A few hours after leaving Olin, my laptop crashed. It claims it's missing some vital Windows file or other, and I apparently need the WinXP install CD to fix it. Great timing, right? This is really an indicator that I should use Ubuntu more. But that precludes important things like Solidworks and Photoshop and Evernote from making me happy, even if there are alternatives like Gimp and the supposedly-happening Linux release of Evernote coming out.

So I won't be rewriting my CompArch labs this break, it seems. Yes, I was planning on doing so, just as an educational exercise; I'm not entirely satisfied with what we ended up with because of the lovely world-falls-apart coincidences that led to all our code being rushed and partly broken. And I won't be solidworksing that little project of mine. And I won't be able to give long-distance Simulink help to ECS-ers because I neglected to install Matlab on my Linux partition, though I might still be able to help with explanations and not-too-involved Matlab debugging.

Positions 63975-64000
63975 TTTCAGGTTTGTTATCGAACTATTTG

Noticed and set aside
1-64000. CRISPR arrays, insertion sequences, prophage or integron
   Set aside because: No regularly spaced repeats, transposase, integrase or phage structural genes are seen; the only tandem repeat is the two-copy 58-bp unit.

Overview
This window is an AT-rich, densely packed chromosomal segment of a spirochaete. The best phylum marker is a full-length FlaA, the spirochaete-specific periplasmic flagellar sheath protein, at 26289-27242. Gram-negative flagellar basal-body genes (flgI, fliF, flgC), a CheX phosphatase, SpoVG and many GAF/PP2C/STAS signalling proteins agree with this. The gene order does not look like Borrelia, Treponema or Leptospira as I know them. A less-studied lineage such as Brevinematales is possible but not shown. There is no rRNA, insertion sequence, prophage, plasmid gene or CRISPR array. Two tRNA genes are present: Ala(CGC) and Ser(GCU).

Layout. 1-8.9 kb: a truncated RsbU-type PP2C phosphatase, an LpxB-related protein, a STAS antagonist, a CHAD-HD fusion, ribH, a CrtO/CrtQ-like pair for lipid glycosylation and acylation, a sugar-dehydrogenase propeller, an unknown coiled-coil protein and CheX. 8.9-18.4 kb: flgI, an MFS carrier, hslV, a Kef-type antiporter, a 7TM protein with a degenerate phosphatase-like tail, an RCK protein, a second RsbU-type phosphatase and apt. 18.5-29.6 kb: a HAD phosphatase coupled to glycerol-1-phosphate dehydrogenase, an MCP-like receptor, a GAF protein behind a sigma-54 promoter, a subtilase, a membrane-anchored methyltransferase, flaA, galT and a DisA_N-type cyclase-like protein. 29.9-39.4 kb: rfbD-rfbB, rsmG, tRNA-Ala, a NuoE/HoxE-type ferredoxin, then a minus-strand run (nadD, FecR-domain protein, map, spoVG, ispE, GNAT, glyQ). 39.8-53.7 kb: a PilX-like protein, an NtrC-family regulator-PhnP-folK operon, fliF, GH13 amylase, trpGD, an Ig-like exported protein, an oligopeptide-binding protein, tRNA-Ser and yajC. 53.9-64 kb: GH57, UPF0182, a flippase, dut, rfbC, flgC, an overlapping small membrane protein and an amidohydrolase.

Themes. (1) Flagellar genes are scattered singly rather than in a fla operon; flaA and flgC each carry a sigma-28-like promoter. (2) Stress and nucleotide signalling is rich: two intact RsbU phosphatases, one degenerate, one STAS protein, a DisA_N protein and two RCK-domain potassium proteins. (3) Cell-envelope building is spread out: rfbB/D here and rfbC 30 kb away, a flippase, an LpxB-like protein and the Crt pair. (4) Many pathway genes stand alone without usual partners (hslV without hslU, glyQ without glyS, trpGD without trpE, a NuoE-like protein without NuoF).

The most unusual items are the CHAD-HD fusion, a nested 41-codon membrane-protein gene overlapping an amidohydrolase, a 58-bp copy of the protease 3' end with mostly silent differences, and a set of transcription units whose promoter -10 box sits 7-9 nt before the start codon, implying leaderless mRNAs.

On the other hand, that's not what Thanksgiving break was made for. I've got a brother to catch up with, first of all. Jason's turning 17 tomorrow, and I haven't really been at home for his birthdays since he was 12. In the meantime, he's grown about a foot, his voice has dropped a fifth, and when I walked into the bathroom we both shared as little kids, I blinked because there was a razor and a can of shaving cream standing next to his toothbrush. I'm not sure when my little brother started turning into a young man. It's strange to think that by this point in my life, I'd already sent in my "Yes, I'm Coming To Olin" letter and was getting ready to go to college. That wasn't all that long ago.